The centre-left Social Democrats (SPD) have gained a slim victory in Germany’s federal elections, beating the outgoing Chancellor Angela Merkel’s Christian Democratic Union (CDU).

According to preliminary results, the SPD has secured 25.7% of the vote, while the ruling centre-right CDU/CSU bloc gained 24.1%.

The Greens came in third with 14.8% of the ballot, the largest vote share in their history. Meanwhile, the classical-liberal Free Democratic Party (FDP) will likely win around 11.5%.

It now remains to be seen which combination of parties will form a governing coalition, a process that could last until Christmas.

SPD leader Olaf Scholz has now said that his party has a clear mandate to rule, but the ruling union will also now attempt to form a coalition.

It was expected that the conservative CDU-CSU union would achieve a higher vote share given its outgoing Chancellor’s popularity after 16 years in power.

Regional CDU organiser Christophe Lehmann told Sky News today that the party’s problems were due to their candidate for the Chancellorship. He said: “We had to drive against the wind… Because many people didn’t understand why we picked [Armin] Laschet. Voters were not convinced.”

Laschet sparked backlash in July after he was recorded laughing while the president delivered a speech in the wake of floods that killed 196 people in Germany.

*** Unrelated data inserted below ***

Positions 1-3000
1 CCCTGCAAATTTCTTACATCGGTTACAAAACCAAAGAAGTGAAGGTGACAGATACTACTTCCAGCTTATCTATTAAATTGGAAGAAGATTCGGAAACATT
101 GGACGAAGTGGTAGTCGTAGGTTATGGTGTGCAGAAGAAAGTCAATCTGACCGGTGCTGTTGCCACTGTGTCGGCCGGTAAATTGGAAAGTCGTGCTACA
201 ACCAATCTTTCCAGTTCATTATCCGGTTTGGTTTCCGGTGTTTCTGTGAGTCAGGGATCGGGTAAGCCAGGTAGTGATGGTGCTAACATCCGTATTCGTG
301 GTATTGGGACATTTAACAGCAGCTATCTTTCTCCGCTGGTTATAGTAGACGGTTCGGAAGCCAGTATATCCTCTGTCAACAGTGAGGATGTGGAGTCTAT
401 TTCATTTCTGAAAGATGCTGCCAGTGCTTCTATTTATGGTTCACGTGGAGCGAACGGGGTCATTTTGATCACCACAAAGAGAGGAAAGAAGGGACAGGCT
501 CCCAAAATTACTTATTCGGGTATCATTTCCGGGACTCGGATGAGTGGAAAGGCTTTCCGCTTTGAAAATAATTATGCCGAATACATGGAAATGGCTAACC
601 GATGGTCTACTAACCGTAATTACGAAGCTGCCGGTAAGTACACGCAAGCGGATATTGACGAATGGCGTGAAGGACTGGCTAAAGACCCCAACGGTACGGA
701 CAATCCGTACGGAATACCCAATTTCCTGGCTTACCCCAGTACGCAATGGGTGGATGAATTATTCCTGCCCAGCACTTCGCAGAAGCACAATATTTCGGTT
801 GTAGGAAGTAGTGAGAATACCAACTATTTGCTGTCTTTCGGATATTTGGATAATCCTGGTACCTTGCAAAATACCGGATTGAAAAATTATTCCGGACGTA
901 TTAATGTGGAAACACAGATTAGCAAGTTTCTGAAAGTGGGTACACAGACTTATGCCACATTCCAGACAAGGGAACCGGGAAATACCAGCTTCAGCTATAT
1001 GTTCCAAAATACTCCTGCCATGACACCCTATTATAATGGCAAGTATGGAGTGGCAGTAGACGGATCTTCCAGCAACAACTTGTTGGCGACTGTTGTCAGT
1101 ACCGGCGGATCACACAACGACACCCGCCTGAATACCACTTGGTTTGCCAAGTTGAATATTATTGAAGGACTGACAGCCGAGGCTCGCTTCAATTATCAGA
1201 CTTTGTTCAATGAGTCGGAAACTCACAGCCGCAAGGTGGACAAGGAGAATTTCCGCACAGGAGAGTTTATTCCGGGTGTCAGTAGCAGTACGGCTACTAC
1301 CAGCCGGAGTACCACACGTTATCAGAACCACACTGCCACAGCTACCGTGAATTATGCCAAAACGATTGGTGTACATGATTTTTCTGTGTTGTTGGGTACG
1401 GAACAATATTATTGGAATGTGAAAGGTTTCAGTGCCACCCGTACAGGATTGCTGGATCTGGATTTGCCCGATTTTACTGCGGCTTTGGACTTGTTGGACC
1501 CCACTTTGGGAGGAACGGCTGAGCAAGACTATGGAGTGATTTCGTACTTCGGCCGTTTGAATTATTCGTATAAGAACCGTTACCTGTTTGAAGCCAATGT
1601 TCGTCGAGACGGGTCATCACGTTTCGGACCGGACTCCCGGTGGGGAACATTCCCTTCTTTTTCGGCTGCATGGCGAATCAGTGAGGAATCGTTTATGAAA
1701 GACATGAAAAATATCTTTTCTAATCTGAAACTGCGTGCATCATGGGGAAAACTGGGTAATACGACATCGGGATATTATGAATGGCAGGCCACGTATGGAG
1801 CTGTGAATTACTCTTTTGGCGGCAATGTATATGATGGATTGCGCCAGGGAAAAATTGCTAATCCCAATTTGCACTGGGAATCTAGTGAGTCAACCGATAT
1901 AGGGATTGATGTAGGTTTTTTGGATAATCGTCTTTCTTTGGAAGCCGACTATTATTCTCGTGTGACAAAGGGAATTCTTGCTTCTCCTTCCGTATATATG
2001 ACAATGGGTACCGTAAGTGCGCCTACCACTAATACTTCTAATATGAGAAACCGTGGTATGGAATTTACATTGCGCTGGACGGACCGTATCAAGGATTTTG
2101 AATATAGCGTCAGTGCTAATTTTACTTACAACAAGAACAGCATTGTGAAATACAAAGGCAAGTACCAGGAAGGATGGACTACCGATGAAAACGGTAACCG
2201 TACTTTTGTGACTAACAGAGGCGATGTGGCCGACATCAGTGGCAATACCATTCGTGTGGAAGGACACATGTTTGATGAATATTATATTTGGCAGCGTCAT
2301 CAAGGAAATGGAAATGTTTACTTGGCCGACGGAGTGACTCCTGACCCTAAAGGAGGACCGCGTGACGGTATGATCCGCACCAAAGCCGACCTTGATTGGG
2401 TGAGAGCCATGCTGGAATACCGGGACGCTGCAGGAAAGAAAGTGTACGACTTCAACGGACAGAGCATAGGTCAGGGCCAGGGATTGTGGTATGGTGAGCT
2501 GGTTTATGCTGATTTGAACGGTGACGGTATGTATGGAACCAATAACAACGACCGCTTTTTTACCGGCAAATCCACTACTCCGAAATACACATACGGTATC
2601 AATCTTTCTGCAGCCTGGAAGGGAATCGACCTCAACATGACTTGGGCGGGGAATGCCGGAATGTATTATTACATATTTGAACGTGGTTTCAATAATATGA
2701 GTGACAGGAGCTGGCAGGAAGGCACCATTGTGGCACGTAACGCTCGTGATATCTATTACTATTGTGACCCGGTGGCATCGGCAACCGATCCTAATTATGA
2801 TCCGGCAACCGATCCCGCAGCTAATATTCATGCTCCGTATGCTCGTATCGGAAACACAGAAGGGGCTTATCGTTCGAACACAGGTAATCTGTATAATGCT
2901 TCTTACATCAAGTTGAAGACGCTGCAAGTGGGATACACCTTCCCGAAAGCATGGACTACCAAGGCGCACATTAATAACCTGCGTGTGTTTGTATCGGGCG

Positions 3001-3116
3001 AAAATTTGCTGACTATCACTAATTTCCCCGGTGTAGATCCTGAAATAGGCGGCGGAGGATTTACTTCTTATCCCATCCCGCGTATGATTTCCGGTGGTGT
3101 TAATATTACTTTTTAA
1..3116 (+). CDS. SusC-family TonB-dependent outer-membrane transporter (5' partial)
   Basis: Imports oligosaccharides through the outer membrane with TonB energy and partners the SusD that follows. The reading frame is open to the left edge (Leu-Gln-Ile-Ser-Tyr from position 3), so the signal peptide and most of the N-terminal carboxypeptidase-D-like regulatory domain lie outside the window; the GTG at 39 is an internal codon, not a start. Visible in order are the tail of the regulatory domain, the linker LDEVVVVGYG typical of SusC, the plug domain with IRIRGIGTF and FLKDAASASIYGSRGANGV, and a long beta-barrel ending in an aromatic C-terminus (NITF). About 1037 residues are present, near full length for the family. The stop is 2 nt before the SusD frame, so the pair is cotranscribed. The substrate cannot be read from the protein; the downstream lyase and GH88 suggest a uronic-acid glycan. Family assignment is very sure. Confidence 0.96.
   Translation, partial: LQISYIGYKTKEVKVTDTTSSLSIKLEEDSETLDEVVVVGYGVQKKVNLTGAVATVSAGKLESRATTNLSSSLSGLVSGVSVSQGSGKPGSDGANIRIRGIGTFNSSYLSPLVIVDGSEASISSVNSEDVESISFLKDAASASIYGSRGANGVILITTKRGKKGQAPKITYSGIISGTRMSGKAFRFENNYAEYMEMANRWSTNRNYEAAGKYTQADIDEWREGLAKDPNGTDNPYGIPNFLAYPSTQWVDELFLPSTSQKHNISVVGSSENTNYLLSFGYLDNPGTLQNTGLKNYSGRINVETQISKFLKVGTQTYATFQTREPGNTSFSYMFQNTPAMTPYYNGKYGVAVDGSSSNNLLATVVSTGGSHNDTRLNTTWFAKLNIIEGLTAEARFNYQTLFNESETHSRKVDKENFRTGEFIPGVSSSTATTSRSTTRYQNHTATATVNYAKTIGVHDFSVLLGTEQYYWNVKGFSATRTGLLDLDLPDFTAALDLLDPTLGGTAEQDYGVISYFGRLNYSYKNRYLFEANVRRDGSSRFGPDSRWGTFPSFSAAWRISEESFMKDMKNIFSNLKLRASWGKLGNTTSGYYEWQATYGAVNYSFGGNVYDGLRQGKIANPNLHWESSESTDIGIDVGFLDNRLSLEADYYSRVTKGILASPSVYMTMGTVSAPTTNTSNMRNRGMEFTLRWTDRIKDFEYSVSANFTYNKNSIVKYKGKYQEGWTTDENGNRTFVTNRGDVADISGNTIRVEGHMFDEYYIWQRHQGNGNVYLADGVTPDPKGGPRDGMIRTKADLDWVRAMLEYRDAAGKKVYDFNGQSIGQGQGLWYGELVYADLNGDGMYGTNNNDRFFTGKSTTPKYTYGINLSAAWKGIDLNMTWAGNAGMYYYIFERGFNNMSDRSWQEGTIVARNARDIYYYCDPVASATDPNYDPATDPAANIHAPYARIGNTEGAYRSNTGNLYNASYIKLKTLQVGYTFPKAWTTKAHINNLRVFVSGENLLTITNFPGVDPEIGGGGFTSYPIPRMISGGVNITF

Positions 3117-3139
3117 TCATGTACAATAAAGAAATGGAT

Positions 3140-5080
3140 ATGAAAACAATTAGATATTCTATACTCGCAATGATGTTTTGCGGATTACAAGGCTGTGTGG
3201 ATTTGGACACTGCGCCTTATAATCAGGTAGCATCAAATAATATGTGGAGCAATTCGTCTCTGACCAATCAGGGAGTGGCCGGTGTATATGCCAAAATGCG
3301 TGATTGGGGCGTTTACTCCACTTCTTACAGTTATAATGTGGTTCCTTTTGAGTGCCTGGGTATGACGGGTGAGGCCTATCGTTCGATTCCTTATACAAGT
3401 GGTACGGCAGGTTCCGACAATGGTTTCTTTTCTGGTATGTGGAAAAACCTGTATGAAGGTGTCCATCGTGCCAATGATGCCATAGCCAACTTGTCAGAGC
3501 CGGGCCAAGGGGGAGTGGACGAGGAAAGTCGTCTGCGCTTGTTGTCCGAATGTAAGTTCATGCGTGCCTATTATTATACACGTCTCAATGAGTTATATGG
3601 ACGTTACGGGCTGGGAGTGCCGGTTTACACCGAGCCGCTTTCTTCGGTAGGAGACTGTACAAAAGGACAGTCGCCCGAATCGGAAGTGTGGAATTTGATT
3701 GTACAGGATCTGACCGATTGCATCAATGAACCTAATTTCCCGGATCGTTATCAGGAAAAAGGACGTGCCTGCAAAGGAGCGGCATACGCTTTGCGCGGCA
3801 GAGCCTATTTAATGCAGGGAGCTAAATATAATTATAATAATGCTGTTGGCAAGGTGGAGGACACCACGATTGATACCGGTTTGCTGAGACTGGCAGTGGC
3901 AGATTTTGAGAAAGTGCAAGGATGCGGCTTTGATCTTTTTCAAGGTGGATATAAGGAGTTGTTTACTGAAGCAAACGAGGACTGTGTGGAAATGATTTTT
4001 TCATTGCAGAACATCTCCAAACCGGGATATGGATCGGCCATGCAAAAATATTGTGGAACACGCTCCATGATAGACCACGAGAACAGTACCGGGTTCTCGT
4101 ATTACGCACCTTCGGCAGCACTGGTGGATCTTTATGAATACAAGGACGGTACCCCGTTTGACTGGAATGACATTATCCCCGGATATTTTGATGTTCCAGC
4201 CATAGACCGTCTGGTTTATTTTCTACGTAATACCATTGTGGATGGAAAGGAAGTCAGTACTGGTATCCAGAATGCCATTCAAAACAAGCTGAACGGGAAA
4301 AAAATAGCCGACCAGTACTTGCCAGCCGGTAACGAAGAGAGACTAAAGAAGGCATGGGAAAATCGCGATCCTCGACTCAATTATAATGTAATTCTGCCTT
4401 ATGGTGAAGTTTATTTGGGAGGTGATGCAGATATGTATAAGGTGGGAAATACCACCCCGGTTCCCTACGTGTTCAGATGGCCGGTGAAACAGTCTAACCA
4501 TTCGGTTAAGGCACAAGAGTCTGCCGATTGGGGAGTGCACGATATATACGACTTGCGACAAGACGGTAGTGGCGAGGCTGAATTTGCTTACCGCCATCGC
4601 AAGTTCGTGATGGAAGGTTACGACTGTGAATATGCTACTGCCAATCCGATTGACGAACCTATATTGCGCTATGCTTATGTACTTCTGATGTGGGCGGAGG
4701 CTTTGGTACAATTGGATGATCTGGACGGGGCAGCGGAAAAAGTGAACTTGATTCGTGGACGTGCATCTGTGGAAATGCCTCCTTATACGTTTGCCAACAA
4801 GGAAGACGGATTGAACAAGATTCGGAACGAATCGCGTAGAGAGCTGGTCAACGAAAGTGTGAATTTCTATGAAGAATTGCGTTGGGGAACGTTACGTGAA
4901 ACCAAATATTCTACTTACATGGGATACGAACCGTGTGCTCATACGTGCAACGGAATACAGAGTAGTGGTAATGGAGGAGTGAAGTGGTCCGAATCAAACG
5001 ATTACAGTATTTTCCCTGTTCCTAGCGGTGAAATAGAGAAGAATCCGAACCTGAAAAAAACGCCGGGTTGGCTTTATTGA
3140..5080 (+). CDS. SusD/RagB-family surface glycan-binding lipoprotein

The FDP and Greens together hold a quarter of the vote and could therefore carry either of the main parties over the threshold to form a government.

While both are more popular with voters under 30, they hold opposing views on a range of critical policy issues.

Greens leader Annalena Baerbock wants to loosen Germany’s rules that currently prevent a large increase in public debt, while FDP leader Christian Lindner would likely demand tax cuts and limits on borrowing and spending.

This marks the first time Germany will face a three-way coalition.

The right-wing nationalist AfD’s national vote share seems to have dipped nationally but is predicted to be the largest party in Saxony and Thuringia.

The democratic socialist party Die Linke fell below the 5% threshold required to get into parliament but survived because it secured three direct mandates.

German voters can make two decisions on their ballot. On the left side of the ballot, they can directly vote for a member of parliament in their constituency. Every candidate who is directly elected receives a seat in the Bundestag (German parliament).

On the right side of the ballot, Germans can vote for a political party, which will be proportionally represented in the Bundestag as long as they receive at least 5 per cent of the party votes in a given state.